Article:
Another embodiment here is intended for use again with larger volumes, which is mainly intended for use with microarrays having a smaller number of larger sub-arrays. In the embodiment illustrated in FIG. 4, there are twelve sub-arrays and twelve compartments in the sample loading array. The sample loading array 40 is formed as a plate 42 with wells 44 formed in it. The microarray is indicated again at 10. This embodiment also uses clamping members 18 and 19, as well as a gasket, here indicated at 15. The samples are placed in the wells 44, and the sample loading plate is placed against the microarray 10 with the gasket 15 interposed. The clamping members 18 and 19 are used to seal the two together. One of the clamping blocks, the lower one viewed in FIG. 4, has liquid ports formed in it so that the area between the microarray and the sample can be washed after hybridization. Note that the top clamping member has a window formed in it so that the microarray can be read optically after the hybridization is performed. Physical interlocks between the clamping members 18 and 19 prevent the assembly from being put together in the wrong way.
 Another embodiment is illustrated in FIG. 5, this one intended for a microarray with many smaller sub-arrays. In this embodiment, the sample loading array is a simple planar member, indicated at 50 in FIG. 5. In this embodiment, a gasket 15 is used. This version requires that the amount of fluid in each sample be well controlled and that measures be taken to prevent drying of the samples. This embodiment preferable uses hydrophobic barriers on both the microarray, between sub-arrays, and on the sample loading array, between sample areas. In essence, the samples in this embodiment sit as drops on the surface of the sample loading array. The sample loading array is placed closely against the microarray, and the droplet of the sample bridges the gap between the sample loading array and the microarray. The hybridization takes place in the fluid confined between the two planar surfaces and between the hydrophobic areas on the two arrays. After hybridization, the microarray can be washed as normal before reading the results.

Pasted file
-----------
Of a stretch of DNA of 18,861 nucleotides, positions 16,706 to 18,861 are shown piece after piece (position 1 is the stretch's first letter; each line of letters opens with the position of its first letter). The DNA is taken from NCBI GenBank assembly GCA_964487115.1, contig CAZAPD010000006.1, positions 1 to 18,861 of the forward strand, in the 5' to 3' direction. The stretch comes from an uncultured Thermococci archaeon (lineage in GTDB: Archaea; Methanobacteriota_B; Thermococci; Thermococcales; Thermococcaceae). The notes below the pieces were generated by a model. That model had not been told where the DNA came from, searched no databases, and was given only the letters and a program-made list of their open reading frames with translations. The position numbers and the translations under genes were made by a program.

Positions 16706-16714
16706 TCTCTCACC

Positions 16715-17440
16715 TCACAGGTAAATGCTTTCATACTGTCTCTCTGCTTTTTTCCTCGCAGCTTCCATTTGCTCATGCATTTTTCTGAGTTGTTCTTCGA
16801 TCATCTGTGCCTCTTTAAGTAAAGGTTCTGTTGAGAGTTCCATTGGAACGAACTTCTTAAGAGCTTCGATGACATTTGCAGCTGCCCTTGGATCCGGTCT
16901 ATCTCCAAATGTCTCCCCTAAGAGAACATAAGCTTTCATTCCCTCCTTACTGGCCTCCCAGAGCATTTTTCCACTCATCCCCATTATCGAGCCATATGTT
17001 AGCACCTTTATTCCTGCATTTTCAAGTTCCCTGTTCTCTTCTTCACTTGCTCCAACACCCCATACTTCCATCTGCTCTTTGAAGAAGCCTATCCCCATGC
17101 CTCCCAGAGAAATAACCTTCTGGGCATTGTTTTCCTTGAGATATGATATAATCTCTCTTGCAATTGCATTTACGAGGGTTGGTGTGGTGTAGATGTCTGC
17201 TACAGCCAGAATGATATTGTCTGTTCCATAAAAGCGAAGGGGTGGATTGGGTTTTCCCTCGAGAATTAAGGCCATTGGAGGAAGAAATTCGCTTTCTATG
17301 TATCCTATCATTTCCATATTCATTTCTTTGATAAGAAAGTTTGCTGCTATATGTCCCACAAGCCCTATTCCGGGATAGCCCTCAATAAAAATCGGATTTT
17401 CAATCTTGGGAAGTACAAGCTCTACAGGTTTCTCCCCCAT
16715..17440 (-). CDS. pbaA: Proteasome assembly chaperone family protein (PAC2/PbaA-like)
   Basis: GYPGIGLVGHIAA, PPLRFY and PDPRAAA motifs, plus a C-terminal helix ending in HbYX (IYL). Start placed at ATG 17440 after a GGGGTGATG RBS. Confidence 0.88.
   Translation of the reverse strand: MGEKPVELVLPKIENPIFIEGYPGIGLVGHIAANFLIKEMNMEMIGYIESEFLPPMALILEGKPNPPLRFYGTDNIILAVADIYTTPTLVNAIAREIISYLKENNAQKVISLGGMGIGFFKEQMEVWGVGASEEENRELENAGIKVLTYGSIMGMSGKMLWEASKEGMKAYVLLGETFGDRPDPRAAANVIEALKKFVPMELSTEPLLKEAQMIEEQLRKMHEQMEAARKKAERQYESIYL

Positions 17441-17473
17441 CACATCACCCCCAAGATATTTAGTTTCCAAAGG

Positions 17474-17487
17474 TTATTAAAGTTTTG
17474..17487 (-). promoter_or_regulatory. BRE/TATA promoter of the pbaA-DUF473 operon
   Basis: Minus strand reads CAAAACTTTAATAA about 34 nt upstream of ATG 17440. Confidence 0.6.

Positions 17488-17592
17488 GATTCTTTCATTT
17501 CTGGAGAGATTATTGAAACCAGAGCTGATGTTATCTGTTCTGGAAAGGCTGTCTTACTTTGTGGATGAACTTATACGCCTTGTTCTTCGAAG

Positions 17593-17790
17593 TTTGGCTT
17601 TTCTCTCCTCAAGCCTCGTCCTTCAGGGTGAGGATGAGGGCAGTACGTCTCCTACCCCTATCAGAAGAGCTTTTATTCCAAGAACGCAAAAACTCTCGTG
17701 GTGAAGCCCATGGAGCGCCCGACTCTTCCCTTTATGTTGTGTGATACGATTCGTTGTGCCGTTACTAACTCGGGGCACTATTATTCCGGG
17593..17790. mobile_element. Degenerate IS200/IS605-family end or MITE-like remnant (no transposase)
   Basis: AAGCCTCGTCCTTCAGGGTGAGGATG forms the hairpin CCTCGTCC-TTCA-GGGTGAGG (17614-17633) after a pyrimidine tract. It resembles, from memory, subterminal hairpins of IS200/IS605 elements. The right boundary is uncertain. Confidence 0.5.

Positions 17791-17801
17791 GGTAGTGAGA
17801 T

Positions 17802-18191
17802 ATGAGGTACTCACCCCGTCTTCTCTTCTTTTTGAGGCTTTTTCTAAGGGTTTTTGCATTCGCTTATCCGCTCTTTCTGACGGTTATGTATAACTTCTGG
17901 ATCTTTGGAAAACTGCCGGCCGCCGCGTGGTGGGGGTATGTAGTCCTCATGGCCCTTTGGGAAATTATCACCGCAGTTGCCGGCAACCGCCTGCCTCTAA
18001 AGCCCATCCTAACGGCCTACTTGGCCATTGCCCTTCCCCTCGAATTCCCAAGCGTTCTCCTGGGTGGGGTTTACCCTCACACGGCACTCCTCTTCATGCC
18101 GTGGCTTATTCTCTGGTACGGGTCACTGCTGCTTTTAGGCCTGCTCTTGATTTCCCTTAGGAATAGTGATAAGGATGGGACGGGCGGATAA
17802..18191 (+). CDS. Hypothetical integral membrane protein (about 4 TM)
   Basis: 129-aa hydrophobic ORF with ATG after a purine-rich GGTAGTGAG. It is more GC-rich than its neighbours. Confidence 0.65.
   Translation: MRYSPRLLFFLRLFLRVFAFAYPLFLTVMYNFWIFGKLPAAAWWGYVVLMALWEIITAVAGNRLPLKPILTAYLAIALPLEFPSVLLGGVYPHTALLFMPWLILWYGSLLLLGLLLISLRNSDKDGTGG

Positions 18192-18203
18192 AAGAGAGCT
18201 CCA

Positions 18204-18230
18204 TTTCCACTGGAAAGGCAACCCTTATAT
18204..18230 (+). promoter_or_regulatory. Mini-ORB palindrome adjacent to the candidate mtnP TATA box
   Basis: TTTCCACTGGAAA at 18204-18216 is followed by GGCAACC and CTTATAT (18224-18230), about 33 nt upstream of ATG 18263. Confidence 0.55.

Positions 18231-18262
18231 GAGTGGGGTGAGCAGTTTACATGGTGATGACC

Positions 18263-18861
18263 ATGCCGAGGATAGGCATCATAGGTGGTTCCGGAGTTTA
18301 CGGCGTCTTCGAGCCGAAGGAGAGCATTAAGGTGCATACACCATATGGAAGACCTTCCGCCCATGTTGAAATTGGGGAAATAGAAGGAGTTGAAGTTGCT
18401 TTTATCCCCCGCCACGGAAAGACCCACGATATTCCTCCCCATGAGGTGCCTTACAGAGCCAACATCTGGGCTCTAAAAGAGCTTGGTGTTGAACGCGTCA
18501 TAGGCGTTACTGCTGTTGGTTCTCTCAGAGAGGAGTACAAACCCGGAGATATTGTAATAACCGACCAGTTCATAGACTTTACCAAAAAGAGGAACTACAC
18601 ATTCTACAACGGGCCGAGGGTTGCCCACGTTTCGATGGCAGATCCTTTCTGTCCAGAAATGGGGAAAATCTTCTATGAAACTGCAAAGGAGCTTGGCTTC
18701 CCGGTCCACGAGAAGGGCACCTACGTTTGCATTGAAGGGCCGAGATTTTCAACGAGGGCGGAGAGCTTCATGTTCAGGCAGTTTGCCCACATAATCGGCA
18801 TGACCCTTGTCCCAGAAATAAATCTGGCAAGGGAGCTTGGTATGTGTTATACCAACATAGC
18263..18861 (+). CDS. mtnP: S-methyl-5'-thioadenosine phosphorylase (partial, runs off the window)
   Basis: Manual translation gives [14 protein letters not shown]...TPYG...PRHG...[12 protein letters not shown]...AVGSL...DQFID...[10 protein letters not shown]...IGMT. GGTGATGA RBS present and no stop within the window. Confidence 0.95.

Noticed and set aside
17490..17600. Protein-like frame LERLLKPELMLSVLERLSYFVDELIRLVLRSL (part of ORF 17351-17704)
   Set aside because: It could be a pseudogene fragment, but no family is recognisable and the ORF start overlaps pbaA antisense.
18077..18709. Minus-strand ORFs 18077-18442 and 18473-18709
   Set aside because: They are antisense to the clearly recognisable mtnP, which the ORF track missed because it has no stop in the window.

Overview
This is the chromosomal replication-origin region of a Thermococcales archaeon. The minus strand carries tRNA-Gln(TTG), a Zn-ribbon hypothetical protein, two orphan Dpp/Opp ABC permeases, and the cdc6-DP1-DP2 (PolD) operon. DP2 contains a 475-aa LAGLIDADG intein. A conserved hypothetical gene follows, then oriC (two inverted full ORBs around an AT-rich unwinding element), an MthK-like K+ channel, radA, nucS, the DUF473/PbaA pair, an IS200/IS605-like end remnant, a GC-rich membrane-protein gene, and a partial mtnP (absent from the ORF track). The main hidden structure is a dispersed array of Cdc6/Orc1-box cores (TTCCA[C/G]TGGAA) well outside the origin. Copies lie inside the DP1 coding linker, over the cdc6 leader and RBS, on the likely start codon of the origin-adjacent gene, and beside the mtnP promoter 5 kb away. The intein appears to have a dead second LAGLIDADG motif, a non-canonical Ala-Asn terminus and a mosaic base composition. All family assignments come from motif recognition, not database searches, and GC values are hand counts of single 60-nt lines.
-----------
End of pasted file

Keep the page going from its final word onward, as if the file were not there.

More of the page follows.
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|U.S. Classification||435/287.2, 435/288.4, 435/305.3|
|International Classification||B01J19/00, B01L3/02, B01L3/00, C40B40/06, C40B60/14, C12M1/34|
|Cooperative Classification||B01L3/563, B01J2219/00585, B01J2219/00418, B01J2219/00596, B01L3/50853, C40B60/14, B01L2400/0406, B01J2219/00605, B01J2219/00637, B01L3/0241, B01J2219/00662, C40B40/06, B01J2219/00677, Y10T436/25, B01J2219/00421, B01L2300/0636, B01L3/5025, B01J2219/00722, B01J2219/00414, B01J2219/00527, B01J2219/00612, B01J2219/00497, Y10T436/2575, B01J2219/00619, B01J19/0046, B01L2300/0819, B01J2219/00369, B01J2219/00691|
|European Classification||B01J19/00C, B01L3/5025, B01L3/50853, B01L3/563|
|17 Nov 2003||AS||Assignment|
Owner name: NIMBLEGEN SYSTEMS, INC., WISCONSIN
Free format text: ASSIGNMENT OF ASSIGNORS INTEREST;ASSIGNORS:GREEN, ROLAND D.;MCCORMICK, MARK;BARRETT, GARY;REEL/FRAME:014695/0249;SIGNING DATES FROM 20031028 TO 20031104
|17 Dec 2008||AS||Assignment|
Owner name: ROCHE NIMBLEGEN, INC., DELAWARE
Free format text: CHANGE OF NAME;ASSIGNOR:NIMBLEGEN SYSTEMS, INC.;REEL/FRAME:021995/0055
Effective date: 20070913
|25 Jun 2012||FPAY||Fee payment|
Year of fee payment: 4